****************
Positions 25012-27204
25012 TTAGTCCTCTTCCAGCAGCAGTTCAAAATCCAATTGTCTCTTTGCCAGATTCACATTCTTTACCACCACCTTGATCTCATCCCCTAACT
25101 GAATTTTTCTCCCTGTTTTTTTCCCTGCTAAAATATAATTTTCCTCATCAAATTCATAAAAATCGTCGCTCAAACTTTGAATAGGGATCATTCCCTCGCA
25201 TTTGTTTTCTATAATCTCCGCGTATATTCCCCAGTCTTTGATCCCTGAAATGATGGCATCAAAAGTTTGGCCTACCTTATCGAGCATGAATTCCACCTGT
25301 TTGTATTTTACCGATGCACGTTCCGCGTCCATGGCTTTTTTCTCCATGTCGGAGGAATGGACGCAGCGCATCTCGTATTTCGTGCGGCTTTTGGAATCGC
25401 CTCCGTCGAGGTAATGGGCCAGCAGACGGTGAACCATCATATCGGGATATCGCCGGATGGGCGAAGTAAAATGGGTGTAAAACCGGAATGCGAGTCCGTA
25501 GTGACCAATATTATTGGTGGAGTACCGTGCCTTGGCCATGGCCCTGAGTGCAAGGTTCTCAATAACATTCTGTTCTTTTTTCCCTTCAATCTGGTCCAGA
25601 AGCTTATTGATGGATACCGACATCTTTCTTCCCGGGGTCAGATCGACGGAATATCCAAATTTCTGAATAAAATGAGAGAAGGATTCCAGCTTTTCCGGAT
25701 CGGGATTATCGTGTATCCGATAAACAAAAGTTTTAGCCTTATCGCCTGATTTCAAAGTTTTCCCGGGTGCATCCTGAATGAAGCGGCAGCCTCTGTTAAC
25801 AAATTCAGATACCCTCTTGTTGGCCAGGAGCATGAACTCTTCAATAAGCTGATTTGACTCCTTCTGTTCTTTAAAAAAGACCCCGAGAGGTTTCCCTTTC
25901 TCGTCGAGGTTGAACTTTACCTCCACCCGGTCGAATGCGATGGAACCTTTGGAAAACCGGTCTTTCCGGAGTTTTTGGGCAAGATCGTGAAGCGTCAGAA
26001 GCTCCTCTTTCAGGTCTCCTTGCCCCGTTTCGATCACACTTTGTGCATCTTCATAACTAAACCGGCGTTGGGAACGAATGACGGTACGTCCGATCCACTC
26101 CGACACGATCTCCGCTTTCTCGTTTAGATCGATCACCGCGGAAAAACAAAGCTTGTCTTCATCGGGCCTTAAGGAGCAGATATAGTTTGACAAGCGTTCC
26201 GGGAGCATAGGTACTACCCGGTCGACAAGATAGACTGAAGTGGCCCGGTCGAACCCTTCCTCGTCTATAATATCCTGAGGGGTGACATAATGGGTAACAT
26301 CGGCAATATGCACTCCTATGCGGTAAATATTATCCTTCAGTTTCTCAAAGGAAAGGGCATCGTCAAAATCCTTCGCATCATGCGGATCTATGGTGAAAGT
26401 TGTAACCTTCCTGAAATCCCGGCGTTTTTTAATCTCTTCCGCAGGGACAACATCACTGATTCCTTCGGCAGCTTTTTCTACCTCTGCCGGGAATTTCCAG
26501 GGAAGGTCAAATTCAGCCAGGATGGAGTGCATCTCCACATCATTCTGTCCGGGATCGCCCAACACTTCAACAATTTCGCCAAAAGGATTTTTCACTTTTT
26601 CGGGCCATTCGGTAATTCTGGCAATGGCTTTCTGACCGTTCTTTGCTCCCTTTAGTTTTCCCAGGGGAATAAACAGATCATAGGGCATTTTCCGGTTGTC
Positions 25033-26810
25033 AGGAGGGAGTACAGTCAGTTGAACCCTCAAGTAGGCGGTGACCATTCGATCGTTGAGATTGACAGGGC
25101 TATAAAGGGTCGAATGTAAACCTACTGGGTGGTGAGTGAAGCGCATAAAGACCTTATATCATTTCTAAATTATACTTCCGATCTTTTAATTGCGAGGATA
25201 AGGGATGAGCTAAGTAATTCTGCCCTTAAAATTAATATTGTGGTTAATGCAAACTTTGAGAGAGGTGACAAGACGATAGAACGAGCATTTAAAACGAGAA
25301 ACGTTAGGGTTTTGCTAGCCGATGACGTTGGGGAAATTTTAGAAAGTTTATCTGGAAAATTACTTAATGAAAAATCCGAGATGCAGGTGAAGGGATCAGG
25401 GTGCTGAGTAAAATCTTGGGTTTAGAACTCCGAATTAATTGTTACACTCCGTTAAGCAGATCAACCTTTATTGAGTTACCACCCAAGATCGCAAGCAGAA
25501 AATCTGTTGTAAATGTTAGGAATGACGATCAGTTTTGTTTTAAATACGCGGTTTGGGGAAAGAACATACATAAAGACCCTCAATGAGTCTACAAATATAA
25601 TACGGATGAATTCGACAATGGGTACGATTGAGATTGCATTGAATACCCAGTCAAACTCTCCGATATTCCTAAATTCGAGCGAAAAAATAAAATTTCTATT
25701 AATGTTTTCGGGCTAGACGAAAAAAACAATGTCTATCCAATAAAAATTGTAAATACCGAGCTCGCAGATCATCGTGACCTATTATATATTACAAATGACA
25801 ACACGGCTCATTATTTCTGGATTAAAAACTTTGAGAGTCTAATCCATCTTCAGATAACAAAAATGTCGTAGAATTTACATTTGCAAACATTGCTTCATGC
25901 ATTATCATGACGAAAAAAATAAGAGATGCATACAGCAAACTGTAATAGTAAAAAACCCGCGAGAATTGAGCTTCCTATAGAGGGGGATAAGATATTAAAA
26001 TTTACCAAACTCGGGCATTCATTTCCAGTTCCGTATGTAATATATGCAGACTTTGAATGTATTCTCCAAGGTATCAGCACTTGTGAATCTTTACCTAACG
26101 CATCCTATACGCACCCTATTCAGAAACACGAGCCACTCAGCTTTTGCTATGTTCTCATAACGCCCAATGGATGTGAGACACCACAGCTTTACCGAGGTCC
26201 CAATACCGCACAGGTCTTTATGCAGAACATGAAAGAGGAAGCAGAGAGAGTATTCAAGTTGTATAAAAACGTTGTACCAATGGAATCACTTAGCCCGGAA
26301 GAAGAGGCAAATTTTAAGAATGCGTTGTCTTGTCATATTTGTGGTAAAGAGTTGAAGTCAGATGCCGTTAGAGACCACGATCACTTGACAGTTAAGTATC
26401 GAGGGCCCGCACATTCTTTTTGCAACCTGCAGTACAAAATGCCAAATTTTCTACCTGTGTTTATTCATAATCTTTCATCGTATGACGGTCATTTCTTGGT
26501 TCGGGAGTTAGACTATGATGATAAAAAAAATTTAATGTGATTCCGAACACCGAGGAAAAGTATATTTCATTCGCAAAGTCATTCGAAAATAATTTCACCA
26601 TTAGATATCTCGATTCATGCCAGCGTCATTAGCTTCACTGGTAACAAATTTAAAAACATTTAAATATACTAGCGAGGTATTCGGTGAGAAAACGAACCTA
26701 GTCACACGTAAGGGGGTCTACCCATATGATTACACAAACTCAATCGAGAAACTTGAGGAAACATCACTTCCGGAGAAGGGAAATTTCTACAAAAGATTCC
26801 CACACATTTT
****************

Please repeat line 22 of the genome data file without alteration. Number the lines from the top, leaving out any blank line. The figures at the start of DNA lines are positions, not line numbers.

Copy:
25201 AGGGATGAGCTAAGTAATTCTGCCCTTAAAATTAATATTGTGGTTAATGCAAACTTTGAGAGAGGTGACAAGACGATAGAACGAGCATTTAAAACGAGAA